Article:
Larry Abramson, dean of the University of Montana’s School of Journalism, will become a special adviser to the provost starting Monday.
The move was announced Friday amid speculation that the journalism dean’s position is being eliminated as part of the university’s ongoing reorganization.
In a written release, the university said Abramson will now provide new executive vice president and provost Jon Harbor with “guidance and assistance for cross-cutting university priorities in which he has key knowledge and experience – one of which will be in global and international opportunities.”
Denise Dowling, an associate professor and director of student services in the journalism school, will serve as interim dean. Dowling also served as interim dean from 2012 to 2014, prior to Abramson’s selection.
No mention was made of a search for Abramson’s successor in UM’s announcement.
Abramson was a highly regarded National Public Radio news correspondent before joining UM as dean of the School of Journalism in 2014.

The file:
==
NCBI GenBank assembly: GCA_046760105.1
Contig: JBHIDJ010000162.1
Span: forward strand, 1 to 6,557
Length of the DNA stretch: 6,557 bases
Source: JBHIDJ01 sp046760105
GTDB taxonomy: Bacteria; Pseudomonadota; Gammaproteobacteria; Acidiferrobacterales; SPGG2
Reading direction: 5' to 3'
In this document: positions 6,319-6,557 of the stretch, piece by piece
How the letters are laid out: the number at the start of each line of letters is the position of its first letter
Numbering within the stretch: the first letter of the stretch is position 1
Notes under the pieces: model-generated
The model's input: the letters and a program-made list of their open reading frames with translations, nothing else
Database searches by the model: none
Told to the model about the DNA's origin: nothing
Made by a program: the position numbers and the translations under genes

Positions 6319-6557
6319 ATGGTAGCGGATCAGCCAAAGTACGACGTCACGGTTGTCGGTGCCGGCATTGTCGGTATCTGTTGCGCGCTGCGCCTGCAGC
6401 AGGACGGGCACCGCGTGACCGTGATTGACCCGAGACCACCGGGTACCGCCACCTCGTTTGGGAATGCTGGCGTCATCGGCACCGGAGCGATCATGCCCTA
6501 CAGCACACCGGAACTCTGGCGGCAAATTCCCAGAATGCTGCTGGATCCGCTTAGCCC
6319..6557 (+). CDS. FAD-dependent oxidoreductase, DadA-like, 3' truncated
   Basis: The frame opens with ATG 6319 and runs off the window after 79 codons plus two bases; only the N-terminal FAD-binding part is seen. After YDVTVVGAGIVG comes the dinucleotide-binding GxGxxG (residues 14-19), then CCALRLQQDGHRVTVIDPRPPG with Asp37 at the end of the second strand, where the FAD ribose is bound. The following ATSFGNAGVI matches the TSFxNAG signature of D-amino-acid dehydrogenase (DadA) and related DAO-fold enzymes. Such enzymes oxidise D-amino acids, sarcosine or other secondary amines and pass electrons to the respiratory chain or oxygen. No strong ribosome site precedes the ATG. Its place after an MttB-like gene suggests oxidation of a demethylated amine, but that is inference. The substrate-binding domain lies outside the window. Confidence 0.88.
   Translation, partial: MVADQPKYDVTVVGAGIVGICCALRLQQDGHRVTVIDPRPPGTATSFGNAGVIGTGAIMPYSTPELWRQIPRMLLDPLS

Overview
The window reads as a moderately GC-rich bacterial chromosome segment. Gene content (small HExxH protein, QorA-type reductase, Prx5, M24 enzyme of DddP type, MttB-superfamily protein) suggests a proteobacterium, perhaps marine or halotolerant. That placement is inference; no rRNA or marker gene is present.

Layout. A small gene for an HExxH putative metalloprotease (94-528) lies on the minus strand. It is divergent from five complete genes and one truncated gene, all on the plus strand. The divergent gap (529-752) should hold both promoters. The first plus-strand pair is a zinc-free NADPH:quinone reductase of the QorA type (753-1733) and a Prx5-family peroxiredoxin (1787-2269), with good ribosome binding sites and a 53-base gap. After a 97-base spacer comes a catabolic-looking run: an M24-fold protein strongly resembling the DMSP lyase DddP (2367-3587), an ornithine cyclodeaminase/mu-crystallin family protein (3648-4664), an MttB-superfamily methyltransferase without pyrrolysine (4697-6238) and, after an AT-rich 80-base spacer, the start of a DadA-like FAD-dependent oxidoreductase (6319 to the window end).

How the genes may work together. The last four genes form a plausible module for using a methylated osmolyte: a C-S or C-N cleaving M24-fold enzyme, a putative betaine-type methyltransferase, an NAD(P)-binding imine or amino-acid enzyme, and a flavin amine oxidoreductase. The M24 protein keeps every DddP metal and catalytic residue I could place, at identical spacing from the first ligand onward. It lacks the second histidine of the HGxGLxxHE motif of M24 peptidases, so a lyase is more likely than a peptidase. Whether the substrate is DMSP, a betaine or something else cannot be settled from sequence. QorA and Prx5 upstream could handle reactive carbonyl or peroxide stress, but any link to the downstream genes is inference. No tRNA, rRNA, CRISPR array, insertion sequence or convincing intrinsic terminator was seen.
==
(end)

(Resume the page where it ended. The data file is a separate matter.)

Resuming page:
In a written statement, Abramson expressed interest in his new role: “I look forward to serving the UM community in my new role as special adviser to the provost, specifically on topics such as diversity and inclusion. I’m confident that the staff and faculty of the J-school will continue their long-standing commitment to serving students, and that their dedication and experience will make this transition successful.”
During his four years as dean, Abramson expanded UM’s Montana Journalism Abroad program, which sent three groups of students overseas to Germany, Japan and Korea to produce original journalism about some of the challenges and opportunities those countries face.
The students’ work received widespread publication, including on the CityLab news website.
Abramson was also instrumental in establishing the Crown Project, a mentoring and scholarship program for graduate students studying the Crown of the Continent, as well as the launch of the Montana Media Lab.
“The UM community at large, and J-school students in particular, benefited from Abramson’s extensive network of journalism professionals, many of whom Abramson brought to campus for lectures and workshops,” Harbor said in Friday afternoon’s statement.
“Larry’s perspective and advice are valuable to me during my first year as UM provost,” Harbor said. “His knowledge and experience relating to free speech, diversity and inclusion, making the most of UM’s global and international opportunities and honors education, will help advance a number of our goals for UM.”